Q&A: Was It ‘Legal’ to Cast Lots Rather Than Vote for a New Deacon?

Our church bylaws state that members of our board of deacons are to be elected

Our church bylaws state that members of our board of deacons are to be elected at our annual membership meetings by majority vote for three-year terms. At our last membership meeting there was one vacancy to fill. We use a nominating committee that presented three nominees to the membership. There were several ballots, with no candidate receiving a majority vote. The deadlock persisted for 15 ballots. It was getting late and members were starting to leave. Our senior pastor, who was chairing the meeting, suggested that the nominee be selected by drawing lots. This suggestion was approved by unanimous consent, and thereafter the new deacon was selected in this manner. In the days following the meeting, some members began expressing doubts regarding the legal validity of this manner of selection, due to the fact that it is not mentioned in our bylaws and has never been used before. Was this a legal way to break the deadlock and elect a new deacon?
I have known of churches that have selected officers or directors by drawing lots, and this often is based on two biblical precedents. First are the Urim and Thummim that were used by Israel’s high priest to discern God’s will. The Bible does not clarify what these objects were, but many scholars point to 1 Samuel 14:41 as evidence that they were akin to casting or drawing lots: “Then Saul prayed to the LORD, the God of Israel, ‘Why have you not answered your servant today? If the fault is in me or my son Jonathan, respond with Urim, but if the men of Israel are at fault, respond with Thummim.’ Jonathan and Saul were taken by lot, and the men were cleared” (NIV).
Another biblical reference to discerning God’s will by drawing or casting lots is more direct. Acts 1:21-26 provides the following account of the selection of a replacement for Jesus’ disciple, Judas (quoting from the NIV):

“Therefore it is necessary to choose one of the men who have been with us the whole time the Lord Jesus was living among us, beginning from John’s baptism to the time when Jesus was taken up from us. For one of these must become a witness with us of his resurrection.”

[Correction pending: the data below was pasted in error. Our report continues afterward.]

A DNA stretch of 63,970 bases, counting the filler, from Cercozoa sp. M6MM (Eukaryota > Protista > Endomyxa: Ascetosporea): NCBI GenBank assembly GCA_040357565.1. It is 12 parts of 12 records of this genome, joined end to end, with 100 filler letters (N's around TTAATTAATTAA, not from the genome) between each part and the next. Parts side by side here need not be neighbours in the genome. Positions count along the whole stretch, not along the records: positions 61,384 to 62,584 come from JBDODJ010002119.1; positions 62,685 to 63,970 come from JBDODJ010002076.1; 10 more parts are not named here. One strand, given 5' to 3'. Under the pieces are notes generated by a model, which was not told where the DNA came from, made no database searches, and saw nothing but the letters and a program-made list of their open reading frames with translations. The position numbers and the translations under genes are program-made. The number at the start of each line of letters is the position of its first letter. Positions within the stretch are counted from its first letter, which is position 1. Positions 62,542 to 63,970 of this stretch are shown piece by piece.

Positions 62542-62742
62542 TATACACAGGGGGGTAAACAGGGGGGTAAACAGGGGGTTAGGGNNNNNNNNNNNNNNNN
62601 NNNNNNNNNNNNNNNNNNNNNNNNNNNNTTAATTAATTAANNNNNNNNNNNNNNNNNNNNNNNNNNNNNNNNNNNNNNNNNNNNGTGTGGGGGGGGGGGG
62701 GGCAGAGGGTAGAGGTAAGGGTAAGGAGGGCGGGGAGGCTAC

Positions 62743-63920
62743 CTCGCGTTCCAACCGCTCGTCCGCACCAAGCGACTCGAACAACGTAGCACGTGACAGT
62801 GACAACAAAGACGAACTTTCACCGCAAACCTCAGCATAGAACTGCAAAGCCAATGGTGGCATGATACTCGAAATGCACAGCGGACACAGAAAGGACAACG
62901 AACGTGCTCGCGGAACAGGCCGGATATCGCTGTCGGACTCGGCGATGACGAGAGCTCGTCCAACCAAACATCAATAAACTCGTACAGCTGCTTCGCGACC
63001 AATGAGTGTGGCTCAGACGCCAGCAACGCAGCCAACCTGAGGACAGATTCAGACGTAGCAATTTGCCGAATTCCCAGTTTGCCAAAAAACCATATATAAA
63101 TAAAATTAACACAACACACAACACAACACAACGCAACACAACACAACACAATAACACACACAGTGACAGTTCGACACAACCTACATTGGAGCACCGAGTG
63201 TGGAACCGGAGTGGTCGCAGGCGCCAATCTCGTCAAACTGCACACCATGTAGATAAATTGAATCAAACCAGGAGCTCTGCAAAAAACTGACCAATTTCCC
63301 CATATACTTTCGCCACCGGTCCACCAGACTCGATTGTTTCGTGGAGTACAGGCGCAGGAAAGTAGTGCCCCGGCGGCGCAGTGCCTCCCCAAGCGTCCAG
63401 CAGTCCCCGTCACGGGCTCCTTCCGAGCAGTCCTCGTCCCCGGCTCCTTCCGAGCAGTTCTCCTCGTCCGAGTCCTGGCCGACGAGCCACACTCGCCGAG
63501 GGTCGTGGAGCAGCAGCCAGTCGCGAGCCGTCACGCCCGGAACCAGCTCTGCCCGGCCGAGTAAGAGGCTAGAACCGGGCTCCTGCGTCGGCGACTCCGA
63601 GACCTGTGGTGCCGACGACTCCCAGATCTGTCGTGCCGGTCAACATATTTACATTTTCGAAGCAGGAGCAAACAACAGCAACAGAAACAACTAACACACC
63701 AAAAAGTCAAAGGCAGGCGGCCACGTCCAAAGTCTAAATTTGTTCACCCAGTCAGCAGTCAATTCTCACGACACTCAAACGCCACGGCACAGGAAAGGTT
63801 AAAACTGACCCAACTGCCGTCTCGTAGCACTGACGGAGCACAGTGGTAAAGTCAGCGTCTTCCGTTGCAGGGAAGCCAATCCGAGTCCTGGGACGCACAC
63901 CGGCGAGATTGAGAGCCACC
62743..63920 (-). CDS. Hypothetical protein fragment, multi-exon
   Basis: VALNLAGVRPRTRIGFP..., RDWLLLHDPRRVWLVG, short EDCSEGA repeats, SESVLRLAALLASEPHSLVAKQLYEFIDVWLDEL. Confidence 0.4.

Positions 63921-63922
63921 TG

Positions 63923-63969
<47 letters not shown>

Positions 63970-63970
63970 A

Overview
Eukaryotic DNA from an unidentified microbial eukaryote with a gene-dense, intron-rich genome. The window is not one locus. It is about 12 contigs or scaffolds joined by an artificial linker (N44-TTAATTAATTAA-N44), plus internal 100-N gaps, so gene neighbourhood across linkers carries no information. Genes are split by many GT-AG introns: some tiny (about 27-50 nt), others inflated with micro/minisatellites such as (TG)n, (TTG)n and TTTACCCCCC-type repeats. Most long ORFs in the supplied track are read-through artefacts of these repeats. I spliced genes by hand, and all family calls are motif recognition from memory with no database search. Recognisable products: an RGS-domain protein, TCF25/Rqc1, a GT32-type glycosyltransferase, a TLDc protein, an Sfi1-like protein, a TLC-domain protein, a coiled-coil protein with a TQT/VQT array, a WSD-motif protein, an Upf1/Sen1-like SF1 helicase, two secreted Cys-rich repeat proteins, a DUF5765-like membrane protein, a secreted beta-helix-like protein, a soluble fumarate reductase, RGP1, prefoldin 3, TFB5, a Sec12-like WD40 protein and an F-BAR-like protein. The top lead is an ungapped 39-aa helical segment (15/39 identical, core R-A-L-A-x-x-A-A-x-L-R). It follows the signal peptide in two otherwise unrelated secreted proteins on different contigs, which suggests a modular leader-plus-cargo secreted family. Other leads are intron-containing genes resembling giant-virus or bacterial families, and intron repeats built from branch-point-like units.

So they nominated two men: Joseph called Barsabbas (also known as Justus) and Matthias. Then they prayed, “Lord, you know everyone’s heart. Show us which of these two you have chosen to take over this apostolic ministry, which Judas left to go where he belongs.” Then they cast lots, and the lot fell to Matthias; so he was added to the eleven apostles.

Support for drawing lots as a means of selecting a candidate for office finds support not only in Scripture, but also in Robert’s Rules of Order, Newly Revised (11th ed.). Section 23 of Robert’s Rules allows for the suspension of procedural rules, including a requirement for a majority vote, by unanimous consent. Further, no objection or point of order was raised by any member prior to the selection of the deacon by the casting of lots. Section 23 further specifies that “points of order regarding the conduct of a vote must be raised immediately following the announcement of the voting result.” Similarly, section 45 states:

After the result of a vote has been announced, members can still propose or demand certain actions that may change the result. A member may raise a point of order regarding the conduct of the vote … or move to retake the vote under another method … . If any of these actions is to apply to a vote after the result has been announced, it must be taken immediately after the chair’s announcement, before any debate or business has intervened. For example, it is too late to take these actions after any member has been recognized and begun to speak in debate.

Richard R. Hammar is an attorney, CPA and author specializing in legal and tax issues for churches and clergy.

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